I started engineering in earnest in 1994 – the internet was. . . . not the internet.  Getting paper data sheets, application notes, and manufacturer sell sheets was the only way to get information.  Chief among that set was the Digi Key catalog.  There were other mail order distributors such as Newark and Allied that could handle the small quantities that we normally deal in.  However, I always preferred the Digi Key layout over any of the others.

The chief benefit of the layout was that like parts were grouped together, regardless of the manufacturer.  For example, all of the enclosures were in one spot.  If I needed to find an enclosure I could go to the enclosure section and easily “window shop” until I found one with the correct dimensions, materials, and price.  It is kind of embarrassing how many times I have specified items for a designs using that method.  The other catalogs never seemed to group their contents in such an easy to find manner.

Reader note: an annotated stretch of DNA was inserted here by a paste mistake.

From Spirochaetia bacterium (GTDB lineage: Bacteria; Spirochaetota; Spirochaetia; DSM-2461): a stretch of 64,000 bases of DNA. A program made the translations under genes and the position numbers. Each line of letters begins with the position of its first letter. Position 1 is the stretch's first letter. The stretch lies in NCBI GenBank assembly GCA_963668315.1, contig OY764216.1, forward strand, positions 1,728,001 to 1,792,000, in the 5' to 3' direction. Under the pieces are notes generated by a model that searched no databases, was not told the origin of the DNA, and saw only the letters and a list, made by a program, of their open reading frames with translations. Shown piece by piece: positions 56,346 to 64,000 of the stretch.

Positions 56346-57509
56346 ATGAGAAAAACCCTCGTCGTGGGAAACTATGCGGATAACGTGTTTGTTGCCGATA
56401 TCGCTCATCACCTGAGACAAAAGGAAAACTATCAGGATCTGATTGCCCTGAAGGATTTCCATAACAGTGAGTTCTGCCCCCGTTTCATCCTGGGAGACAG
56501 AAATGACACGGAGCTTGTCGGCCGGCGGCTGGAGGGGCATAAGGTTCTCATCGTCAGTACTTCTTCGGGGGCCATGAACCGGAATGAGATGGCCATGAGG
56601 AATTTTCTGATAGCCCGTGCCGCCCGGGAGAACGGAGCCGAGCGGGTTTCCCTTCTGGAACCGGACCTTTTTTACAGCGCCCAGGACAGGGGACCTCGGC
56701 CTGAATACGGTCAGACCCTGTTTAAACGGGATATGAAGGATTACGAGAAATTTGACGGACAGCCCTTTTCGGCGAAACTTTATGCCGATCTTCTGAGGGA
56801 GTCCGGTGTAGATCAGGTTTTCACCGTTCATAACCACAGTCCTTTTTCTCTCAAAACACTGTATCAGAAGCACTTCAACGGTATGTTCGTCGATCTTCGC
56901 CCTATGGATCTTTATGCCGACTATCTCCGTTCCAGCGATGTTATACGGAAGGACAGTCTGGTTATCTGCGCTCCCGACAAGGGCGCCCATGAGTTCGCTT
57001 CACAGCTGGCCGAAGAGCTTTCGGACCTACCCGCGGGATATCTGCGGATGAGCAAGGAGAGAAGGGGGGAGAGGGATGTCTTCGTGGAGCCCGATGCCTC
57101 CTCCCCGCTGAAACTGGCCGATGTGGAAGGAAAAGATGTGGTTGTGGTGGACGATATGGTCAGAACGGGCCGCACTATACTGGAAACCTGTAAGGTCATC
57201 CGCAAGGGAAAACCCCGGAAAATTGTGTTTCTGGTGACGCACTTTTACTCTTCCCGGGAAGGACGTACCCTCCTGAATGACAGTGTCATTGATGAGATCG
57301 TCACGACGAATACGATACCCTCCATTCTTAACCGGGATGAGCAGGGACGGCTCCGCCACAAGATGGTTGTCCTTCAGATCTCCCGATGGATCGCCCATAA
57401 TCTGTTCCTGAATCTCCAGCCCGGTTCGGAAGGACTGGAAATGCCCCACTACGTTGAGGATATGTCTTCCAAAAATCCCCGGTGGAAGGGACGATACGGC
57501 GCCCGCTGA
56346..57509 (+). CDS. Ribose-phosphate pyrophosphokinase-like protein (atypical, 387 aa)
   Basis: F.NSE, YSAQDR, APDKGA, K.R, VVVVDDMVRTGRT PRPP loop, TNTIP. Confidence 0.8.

Another good aspect of the Digi Key catalog was the amount of information they packed into the description.  Usually there was a basic mechanical drawing, environmental specs, basic operational information, and price with price breaks.  You could be half-way to finding a part using the catalog.  Basically I learned how to specify parts “backwards”.  If I could find it in Digi Key and it looked like I fit, I would then go in search of the manufacturers information to see if it really worked.  I knew if it was in the catalog, I could use it and Digi Key could get it too me overnight, if necessary.

Even with the advent of the Internet, I still did a bunch of design that way.  I understand why they stopped printing the catalog and shipping it out every few months.  The final catalog has 2776 pages and weighs four and a half pounds.  Sending that out to tens of thousands of prospective customers must have become cost-prohibitive.  In fact, Digi Key announced that they were stopping printing and the mailing the catalog around the time of this announcement.  I know correlation is not causation, but the timing is suspicious.